Burnley do not have the luxury of time to make mistakes so Vincent Kompany is a risk

Date published: Tuesday 14th June 2022 4:31 - Nathan Spafford

New Burnley manager Vincent Kompany

Burnley need promotion as soon as possible so it’s quite the risk to appoint a rookie manager for a rebuild in the Championship.

In becoming Burnley’s first new boss in a decade, Vincent Kompany takes over a club that has been through so much and yet is in a similar position to the last time a new manager was brought into the dug-out.

Sean Dyche’s decade in charge brought two promotions to the Premier League and one (and a half) relegations to his CV with Burnley facing a season of uncertainty ahead as they get back to grips with the Championship after six successive seasons in the top flight. Whether the youngest manager in the division is the right choice for a club with such a rebuild on its hands remains to be seen, but it’s a risk on a par with dismissing Dyche in the first place.

Dyche was appointed as Burnley’s manager in October 2012, the season Kompany and co. unsuccessfully defended their maiden Premier League trophy as a 26-year-old. The club is facing its biggest change in that 10-year spell, and there is much uncertainty about what the future holds for the Clarets.

The comfort and safety blanket of Dyche and local owners has now been removed. It might have been old-fashioned but it was working.

The 84% stake bought by American investment company ALK Capital using the club’s own money and placing the Turf Moor outfit in debt has been rightly criticised in many quarters. Burnley’s future off the pitch is precarious with Premier League football now most needed when they no longer have it.

There is little use now in bemoaning what led to this point. A tight, ageing, yet loyal squad was allowed to grow too stale and even the exciting arrivals of Maxwel Cornet and Wout Weghorst could not stave off relegation last season.

This summer has already seen an exodus of some of their most loyal and long-serving players. James Tarkowski and Ben Mee are the big hitters to be released on free transfers, while senior players Dale Stephens, Aaron Lennon, Erik Pieters and Phil Bardsley are also free to find new clubs. Dwight McNeil will attract top-flight interest despite a staggeringly low return in the goals and assists column in 2021/22 while Weghorst’s intentions to leave are clear and Cornet seemed like a coup for a club of Burnley’s stature to sign in the Premier League. Keeping him in the Championship would be a near-miracle.

Maxwel Cornet reacts angrily to being called offside

And so, it all adds up to Burnley needing the biggest of rebuilds against the backdrop of dwindling interest in the stands, an ownership not acting wholly in the best interests of the club they represent and a near-rookie manager whose first managerial role in charge of Anderlecht was average at best.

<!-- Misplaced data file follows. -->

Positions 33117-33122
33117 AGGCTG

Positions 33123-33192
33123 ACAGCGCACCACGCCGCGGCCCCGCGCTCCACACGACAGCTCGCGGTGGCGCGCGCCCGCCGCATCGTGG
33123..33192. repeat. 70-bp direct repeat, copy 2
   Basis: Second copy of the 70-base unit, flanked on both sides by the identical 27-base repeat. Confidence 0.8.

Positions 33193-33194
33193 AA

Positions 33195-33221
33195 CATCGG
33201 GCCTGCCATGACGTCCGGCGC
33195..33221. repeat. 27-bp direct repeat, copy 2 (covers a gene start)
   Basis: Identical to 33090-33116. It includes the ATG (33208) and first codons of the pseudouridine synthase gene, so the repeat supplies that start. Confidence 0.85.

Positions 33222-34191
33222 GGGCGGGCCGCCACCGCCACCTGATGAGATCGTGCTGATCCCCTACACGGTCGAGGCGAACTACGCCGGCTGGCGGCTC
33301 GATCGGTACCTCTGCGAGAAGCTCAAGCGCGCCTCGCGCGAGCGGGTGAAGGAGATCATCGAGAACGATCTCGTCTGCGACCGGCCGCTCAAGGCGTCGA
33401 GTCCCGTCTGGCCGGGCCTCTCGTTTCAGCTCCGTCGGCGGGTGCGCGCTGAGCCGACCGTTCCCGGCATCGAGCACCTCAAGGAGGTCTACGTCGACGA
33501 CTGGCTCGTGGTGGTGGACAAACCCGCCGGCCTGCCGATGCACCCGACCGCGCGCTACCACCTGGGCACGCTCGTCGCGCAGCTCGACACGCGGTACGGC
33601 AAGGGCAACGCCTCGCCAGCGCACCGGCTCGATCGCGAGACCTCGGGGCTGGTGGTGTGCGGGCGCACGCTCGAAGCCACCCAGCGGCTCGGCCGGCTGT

Burnley cannot afford to underachieve to the same degree as Anderlecht during Kompany’s proposed four-year stay with the Belgians which ultimately lasted less than half that time.

The links to Manchester City for young talent are obvious. Taylor Hardwood-Bellis impressed for the most part on loan at this level with Stoke in the second half of last season and could progress incredibly under one of the Premier League’s finest ever centre-backs, while links to striker Liam Delap make sense too.

But Burnley cannot rely solely on the contacts of Kompany to have a firm grip on the Championship. This can be an unforgiving league, and Burnley have more work to do than most in order to ensure they don’t spiral out of control. It is all too easy to assume relegated clubs will fight at the right end – Watford and Norwich’s yo-yo statuses firm this belief – but Burnley have many more problems to contend with than the Hornets and the Canaries.

Kompany comes highly recommended as a coach; his astute eye for tactical detail has been learned under some of the greatest managers this country has seen in the modern era. But Burnley could well need more than good ideas to return to the Premier League.

Make no mistake; that has to be the aim for Burnley. Promotion at all costs within the next three years before the parachute payments run out. The sooner the better, of course. What Kompany will bring is initial excitement with a new, more free-flowing style of play than Burnley became accustomed to under Dyche.

Caretaker manager Mike Jackson proved it was possible even with that same group of players who became shackled and eventually dragged down by a rigid 4-4-2 setup. For the fans, enjoying football and being excited by a project is fun, but the necessities at board level go beyond that. Burnley can scarcely afford to be anything other than promotion challengers in the next couple of seasons.

Kompany satisfies the former but there were far safer choices for the latter. Playing it safe got Burnley so far for so long and the risk to sack Dyche at the tail end of last season was the correct choice, even if Jackson and Mee ultimately came up short against the similar revivals of Everton and Leeds to stay up.

It is easy to be pessimistic about Burnley right now; this appointment hasn’t made that any harder. Burnley’s existence could get a whole lot tougher before it gets better.

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